What brought you to IU?
When I was an undergraduate student at the University of Manitoba, a professor with whom I was taking a survey course in American literature explained to me she had a degree in Comparative Literature, and suggested I consider the field because of my background. I ended up pursuing an M.A. in English first because of my interest in Hemingway. After graduating with my M.A, I decided that because of my linguistic background, I was in the unique position to put three literary traditions into conversation with one another. I sought admission to IU’s Comparative Literature department because of my interest in translation (I was interested in studying with Bill Johnston), and the department’s strong ties with the Slavic Languages and Literatures department and the department of Near Eastern Languages and Cultures. Coming to IU allowed me to study and compare literature in all the languages I speak.
What has been your favorite thing about living in Bloomington?
Most areas in Bloomington are within walking distance, and you are always likely to see someone you know when you are out for a run or heading to class, which makes you feel like you are part of a community. The size of the town makes it easier to form and maintain friendships with people in the department and outside of it—even if they live a bit too far, since you can always meet with them at a bar or a coffee shop somewhere in the middle. Overall, Bloomington is great because it offers an opportunity to form close-knit ties with intelligent, interesting people from diverse disciplinary and cultural backgrounds.
You’re a couple of chapters into writing your dissertation, would you like to share what it is about?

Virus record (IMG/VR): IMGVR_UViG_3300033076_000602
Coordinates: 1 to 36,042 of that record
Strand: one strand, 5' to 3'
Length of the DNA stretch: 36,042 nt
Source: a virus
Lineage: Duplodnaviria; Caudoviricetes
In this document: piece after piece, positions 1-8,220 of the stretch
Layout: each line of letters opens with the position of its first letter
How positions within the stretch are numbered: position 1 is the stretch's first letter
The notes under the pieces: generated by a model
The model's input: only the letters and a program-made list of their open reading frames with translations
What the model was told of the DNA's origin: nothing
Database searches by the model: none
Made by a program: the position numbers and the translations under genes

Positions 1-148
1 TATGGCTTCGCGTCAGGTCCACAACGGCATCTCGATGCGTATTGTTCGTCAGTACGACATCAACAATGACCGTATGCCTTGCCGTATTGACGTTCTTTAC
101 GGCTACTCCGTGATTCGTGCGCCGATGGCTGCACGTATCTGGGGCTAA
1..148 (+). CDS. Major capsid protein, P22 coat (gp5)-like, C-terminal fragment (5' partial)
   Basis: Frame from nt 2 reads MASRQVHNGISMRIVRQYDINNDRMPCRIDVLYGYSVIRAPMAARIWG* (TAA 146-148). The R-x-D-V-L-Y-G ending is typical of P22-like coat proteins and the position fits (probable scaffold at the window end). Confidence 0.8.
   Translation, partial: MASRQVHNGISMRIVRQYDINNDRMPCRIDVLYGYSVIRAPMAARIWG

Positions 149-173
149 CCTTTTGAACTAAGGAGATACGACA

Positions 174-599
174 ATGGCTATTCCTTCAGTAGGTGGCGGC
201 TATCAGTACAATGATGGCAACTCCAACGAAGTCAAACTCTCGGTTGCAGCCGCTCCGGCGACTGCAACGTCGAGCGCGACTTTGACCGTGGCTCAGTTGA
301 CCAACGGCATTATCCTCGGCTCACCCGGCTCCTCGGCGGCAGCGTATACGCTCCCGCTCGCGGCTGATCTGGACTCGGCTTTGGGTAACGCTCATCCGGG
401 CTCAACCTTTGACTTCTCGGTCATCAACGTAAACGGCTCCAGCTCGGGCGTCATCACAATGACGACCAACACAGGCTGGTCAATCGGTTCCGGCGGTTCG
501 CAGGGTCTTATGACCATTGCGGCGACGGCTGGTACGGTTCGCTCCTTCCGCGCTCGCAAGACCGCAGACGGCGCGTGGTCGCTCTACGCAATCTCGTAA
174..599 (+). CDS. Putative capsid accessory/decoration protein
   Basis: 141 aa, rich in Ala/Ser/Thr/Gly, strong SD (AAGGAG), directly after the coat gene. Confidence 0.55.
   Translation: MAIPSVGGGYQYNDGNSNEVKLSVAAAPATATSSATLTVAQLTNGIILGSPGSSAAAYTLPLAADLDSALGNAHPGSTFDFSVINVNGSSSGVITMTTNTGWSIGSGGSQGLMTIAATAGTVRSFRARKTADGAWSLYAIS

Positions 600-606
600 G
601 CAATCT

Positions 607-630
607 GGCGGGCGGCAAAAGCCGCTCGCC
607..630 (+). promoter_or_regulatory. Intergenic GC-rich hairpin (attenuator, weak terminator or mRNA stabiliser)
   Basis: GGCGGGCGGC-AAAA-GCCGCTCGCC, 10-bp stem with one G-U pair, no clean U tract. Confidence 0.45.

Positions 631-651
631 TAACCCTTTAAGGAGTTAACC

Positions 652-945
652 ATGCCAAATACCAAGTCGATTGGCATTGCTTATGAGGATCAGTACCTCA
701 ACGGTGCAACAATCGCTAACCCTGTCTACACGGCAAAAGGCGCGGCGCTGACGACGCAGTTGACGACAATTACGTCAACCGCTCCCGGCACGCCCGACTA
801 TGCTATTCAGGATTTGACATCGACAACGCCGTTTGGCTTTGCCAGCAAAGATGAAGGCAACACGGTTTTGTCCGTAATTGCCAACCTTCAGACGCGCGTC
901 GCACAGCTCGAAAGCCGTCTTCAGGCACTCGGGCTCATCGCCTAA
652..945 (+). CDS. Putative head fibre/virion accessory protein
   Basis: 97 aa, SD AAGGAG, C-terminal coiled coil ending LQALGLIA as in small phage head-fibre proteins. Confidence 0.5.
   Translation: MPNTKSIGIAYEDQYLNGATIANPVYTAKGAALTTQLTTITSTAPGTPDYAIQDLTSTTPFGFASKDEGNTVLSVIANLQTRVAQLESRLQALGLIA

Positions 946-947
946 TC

My dissertation compares Vladimir Nabokov’s and Thomas Pynchon’s fiction on the basis of their interest in the representation of reality through visual media. In the context of their writing, this category includes (but is not limited to) photography, film, television, advertising, memory, representations of history, and works of art. Both authors are interested in the potential visual media has of becoming hyperreal—of appearing more real than reality itself and thereby replacing reality. I find the topic of hyperreality interesting and especially relevant to the social and political dimensions of modern life because our understanding of the world is increasingly determined by what we see represented onscreen.
What do you hope to do with your IU education?
I hope to be able to continue my research and teaching as a professor. One of the reasons I want a career in post-secondary education and research is my belief in the continued importance of studying and teaching the arts and humanities. Studying literature (and art) makes us better human beings because good art tackles life’s spiritual, moral, philosophical, and existential dimensions. As things stand, American culture puts a lot of emphasis on vocational training. Vocational training is important, but human beings are much more than servants of the economy or producers of money. Learning to engage with and understand art helps us realize our full potential as moral subjects and complex, thinking and feelings beings.
In addition, studying the arts and humanities helps us make better sense of the lives we lead in the vast media landscape of the twenty-first century. In this day and age, we consume a lot of fictional texts (film, television, advertising, literature etc.) on a daily basis—more than at any other time in history. Reading these texts critically, with an eye to why we produce them and how they shape our lives and understanding of reality is crucial if we want to realize ourselves as autonomous, self-aware subjects.
Now that you are approaching the end of your time in the program, how would you reflect on your experience at IU?
The last eight years have been stressful, but looking back at things, I also had a lot of fun. I consider myself very fortunate because I met many wonderful people in the department with whom I formed close friendships and made long-lasting memories. I feel proud of everything I learned and all the challenges I overcame. My tenure at the department of Comparative Literature has made me a better thinker, teacher, writer and overall, a better human being. I would not have made it without the support our department’s wonderful, close-knit community of graduate students (of which I am proud to be a member), the mentorship of our faculty, and the tireless dedication of our secretarial staff, who always do their best to help us navigate administrative and life-related issues.